A Journal of the Plague Year was first shown at Para Site, Hong Kong during the summer of 2013. Conceived as a touring exhibition, its center of gravity shifts under the influence of magnetic forces in each location on its itinerary. Nevertheless, each iteration departs from and remains strongly connected to an exploration of the events that affected Hong Kong in the spring of 2003: the most significant airborne epidemic in recent years–the SARS crisis–coupled with the tragic death of pop figure and pan-Asian icon Leslie Cheung.
Stemming from its colonial past, Hong Kong has internalized a history of epidemics and representation as an infected land waiting to be conquered from nature, disease, and oriental habits in order to be made healthy, modern, and profitable. Culminating in the discovery of the bacteria causing the plague during an 1894 epidemic in Hong Kong, these narratives contributed to a dubious association of the disease with Asia, and heightened the infamous "yellow peril" racist discourse in Europe and America at the time. For example, San Francisco’s plague epidemic of 1900-1904 was centralized in its Chinatown, and was part of the same epidemic wave that affected Hong Kong. These facts, together with the virulent racism in California at the time, further intensified the association between disease and Asian populations.
Departing from these events, A Journal of the Plague Year navigates disparate but interconnected narratives in order to contribute to a critical discussion about recent history, the implications of which extend beyond Hong Kong and beyond the realm of medicine. Through the contributions of artists, shown alongside historical artifacts and pop-culture ephemera, the exhibition confronts fear of contamination (both physiological and cultural) and the projections and prejudices that emerge from societies that encounter alterity. The exhibition also gathers documentation of a selection of performances that have destabilized mechanisms of hatred and politics of differentiation, which are based on dehumanizing the body of ‘the other’. This experience is perpetually fabricated everywhere, especially in societies where immigrants were and are still frequently represented as pests, as a disease that sickens the homogenous social body. Each of these performance pieces, places the fragile but individualized human body on the frontline at various moments of historical transformation and rupture and in different corners of the globe: the identity struggles of Chicano communities in the US in the 1970’s; the highly insecure Hong Kong of the 1980s, foreshadowing its handover to Mainland China; China itself during its traumatic post-Tiananmen years; Singapore and the last chapters of the Lee Kuan Yew era; Kazakhstan at the dawn of nationhood and after the fall of the Soviet Union; and finally, Myanmar amidst its current transformation, under the specter of a possible democracy and growing rejection of Muslims.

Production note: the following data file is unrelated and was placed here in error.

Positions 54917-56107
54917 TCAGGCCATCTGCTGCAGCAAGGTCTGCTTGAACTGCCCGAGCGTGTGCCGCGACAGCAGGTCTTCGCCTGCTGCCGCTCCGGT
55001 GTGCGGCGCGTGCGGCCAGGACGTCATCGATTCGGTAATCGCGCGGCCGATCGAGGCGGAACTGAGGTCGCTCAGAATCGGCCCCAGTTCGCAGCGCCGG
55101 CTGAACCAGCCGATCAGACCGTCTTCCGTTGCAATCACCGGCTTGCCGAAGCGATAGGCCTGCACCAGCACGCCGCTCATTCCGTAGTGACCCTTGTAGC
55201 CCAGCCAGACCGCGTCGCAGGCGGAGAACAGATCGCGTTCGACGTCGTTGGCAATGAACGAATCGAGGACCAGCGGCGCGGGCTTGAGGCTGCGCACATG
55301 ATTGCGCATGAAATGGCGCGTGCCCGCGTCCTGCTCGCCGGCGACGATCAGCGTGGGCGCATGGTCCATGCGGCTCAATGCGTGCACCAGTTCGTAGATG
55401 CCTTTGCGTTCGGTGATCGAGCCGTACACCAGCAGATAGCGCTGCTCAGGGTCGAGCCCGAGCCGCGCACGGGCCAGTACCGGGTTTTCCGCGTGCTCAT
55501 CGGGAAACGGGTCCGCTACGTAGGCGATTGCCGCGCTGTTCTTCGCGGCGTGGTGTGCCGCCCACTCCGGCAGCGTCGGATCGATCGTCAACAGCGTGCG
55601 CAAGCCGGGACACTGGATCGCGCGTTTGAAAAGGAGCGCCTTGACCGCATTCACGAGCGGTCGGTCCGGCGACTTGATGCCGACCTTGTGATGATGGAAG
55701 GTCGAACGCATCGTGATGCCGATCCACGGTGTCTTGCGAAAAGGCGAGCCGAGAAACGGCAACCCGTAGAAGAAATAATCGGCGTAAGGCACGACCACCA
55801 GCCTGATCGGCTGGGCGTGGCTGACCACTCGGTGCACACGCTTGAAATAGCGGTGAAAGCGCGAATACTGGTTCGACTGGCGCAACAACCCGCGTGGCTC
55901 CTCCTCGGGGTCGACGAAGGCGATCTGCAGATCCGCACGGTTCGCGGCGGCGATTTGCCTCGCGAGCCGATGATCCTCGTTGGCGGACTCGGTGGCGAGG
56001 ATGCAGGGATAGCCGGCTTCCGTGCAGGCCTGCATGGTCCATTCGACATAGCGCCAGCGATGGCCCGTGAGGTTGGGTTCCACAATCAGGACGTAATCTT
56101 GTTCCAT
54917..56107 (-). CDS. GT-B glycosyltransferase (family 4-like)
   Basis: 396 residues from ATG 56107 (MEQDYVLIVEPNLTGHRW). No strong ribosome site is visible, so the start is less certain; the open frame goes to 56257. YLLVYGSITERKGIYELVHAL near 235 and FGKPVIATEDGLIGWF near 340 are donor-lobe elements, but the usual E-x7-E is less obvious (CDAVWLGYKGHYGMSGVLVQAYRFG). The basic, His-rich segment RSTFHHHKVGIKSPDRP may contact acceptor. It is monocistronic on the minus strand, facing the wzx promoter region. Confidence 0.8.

Anti-Chinese sentiments, which are still strongly present in the public sphere of Hong Kong (its anti-Mainland China variation being one facet of the more general anti-Chinese complex), as well as in other parts of Asia, are addressed through a historical framework that includes the Western world’s anti-Chinese immigration prejudices during the early 20th century. California and San Francisco were deeply affected by these prejudices, through the history of Chinese immigration in relation to the Gold Rush, the 19th century railway construction in the Western United States, and the subsequent Chinese Exclusion Act. These events make this exhibition highly relevant in a context that has not entirely moved beyond the stereotypes of its past centuries, even as it finds itself ever more deeply entangled in an emerging Asia-Pacific geopolitics of power. The exhibition thus visits and revisits the traces of such prejudices in California today and their contemporary cultural significance, while considering a wider picture of immigration in the US and its current processes of othering.
Curators: Cosmin Costinas and Inti Guerrero
Research Collaborators: Marie Martraire and Xiaoyu Weng